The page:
Biosafety of non-surface modified carbon nanocapsules as a potential alternative to carbon nanotubes for drug delivery purposes

Alan C.L. Tang, Gan Lin Hwang, Shih Jung Tsai, Min Yao Chang, Zack C.W. Tang, Meng Da Tsai, Chwan Yao Luo, Allan S. Hoffman, Patrick C.H. Hsieh

Research output: Contribution to journalArticlepeer-review

21 Citations (Scopus)


Background: Carbon nanotubes (CNTs) have found wide success in circuitry, photovoltaics, and other applications. In contrast, several hurdles exist in using CNTs towards applications in drug delivery. Raw, non-modified CNTs are widely known for their toxicity. As such, many have attempted to reduce CNT toxicity for intravenous drug delivery purposes by post-process surface modification. Alternatively, a novel sphere-like carbon nanocapsule (CNC) developed by the arc-discharge method holds similar electric and thermal conductivities, as well as high strength. This study investigated the systemic toxicity and biocompatibility of different non-surface modified carbon nanomaterials in mice, including multi-walled carbon nanotubes (MWCNTs), single-walled carbon nanotubes (SWCNTs), carbon nanocapsules (CNCs), and C 60 fullerene (C 60). The retention of the nanomaterials and systemic effects after intravenous injections were studied. Methodology and Principal Findings: MWCNTs, SWCNTs, CNCs, and C 60 were injected intravenously into FVB mice and then sacrificed for tissue section examination. Inflammatory cytokine levels were evaluated with ELISA. Mice receiving injection of MWCNTs or SWCNTs at 50 μg/g b.w. died while C 60 injected group survived at a 50% rate. Surprisingly, mortality rate of mice injected with CNCs was only at 10%. Tissue sections revealed that most carbon nanomaterials retained in the lung. Furthermore, serum and lung-tissue cytokine levels did not reveal any inflammatory response compared to those in mice receiving normal saline injection. Conclusion: Carbon nanocapsules are more biocompatible than other carbon nanomaterials and are more suitable for intravenous drug delivery. These results indicate potential biomedical use of non-surface modified carbon allotrope. Additionally, functionalization of the carbon nanocapsules could further enhance dispersion and biocompatibility for intravenous injection.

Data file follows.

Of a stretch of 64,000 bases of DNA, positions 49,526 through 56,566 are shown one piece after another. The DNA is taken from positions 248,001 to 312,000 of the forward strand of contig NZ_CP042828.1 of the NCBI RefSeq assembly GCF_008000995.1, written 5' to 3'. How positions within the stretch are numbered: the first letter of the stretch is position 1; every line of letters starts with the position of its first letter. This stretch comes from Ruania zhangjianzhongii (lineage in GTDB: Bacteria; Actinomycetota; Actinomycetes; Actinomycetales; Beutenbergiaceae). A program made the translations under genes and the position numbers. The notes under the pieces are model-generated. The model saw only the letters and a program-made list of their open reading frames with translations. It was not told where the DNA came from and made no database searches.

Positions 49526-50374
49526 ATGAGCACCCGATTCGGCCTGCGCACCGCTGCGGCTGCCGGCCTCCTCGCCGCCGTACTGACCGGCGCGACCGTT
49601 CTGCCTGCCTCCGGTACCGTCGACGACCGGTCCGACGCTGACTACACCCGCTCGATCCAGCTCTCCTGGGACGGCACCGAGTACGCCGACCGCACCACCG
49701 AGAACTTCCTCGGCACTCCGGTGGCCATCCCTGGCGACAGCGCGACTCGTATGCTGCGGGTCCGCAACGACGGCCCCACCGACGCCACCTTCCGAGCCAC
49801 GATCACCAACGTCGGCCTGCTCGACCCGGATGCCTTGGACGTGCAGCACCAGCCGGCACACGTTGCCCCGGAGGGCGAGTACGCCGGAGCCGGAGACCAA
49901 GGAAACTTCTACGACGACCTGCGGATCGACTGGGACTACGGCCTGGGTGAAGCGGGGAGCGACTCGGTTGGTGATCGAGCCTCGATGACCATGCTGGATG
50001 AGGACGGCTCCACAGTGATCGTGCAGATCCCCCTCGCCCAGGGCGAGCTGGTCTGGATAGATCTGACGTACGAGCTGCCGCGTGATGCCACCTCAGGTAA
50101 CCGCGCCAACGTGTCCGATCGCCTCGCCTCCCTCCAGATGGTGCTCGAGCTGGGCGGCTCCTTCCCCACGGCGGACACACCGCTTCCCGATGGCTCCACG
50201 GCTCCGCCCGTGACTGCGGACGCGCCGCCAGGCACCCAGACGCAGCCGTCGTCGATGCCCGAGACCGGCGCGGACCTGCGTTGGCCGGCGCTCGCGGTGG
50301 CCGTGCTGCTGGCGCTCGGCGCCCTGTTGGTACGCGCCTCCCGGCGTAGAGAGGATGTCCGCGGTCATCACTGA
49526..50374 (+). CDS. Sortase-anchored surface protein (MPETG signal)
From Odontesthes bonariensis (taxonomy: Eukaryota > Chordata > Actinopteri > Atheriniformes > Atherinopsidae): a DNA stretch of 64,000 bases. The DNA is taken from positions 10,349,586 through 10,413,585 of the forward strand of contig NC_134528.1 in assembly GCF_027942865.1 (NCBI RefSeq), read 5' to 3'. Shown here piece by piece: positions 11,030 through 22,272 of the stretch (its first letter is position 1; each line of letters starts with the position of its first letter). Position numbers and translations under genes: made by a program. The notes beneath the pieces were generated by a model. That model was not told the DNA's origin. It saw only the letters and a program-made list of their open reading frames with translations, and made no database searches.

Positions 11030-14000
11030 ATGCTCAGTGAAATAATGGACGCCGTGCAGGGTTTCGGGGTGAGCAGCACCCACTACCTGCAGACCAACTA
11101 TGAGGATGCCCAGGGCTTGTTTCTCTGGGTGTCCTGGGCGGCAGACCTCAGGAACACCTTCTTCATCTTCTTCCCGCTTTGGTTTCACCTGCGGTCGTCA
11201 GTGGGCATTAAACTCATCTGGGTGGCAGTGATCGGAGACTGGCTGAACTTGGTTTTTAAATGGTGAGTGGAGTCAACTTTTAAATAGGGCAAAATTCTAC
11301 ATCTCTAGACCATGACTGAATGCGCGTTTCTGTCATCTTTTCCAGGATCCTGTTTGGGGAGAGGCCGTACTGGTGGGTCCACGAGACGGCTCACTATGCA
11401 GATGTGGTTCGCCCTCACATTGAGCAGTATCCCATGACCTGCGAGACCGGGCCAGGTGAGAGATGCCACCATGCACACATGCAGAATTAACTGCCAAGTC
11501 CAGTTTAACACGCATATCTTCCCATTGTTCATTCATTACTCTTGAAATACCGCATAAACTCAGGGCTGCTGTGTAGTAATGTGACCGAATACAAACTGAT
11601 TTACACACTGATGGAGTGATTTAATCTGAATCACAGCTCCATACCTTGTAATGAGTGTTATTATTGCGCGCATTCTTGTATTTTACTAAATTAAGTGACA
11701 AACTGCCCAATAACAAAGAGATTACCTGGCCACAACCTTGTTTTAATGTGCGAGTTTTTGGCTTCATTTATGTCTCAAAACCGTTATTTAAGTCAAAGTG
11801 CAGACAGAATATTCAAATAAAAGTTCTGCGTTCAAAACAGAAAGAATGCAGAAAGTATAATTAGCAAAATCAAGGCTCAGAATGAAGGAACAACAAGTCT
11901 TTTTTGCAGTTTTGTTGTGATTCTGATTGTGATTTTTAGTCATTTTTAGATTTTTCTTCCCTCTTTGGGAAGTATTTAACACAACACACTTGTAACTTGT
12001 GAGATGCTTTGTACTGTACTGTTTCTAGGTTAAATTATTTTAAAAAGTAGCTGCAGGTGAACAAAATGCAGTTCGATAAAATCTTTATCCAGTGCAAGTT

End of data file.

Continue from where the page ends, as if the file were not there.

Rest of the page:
Original languageEnglish
Article numbere32893
JournalPloS one
Issue number3
Publication statusPublished - 2012 Mar 22

All Science Journal Classification (ASJC) codes

  • General


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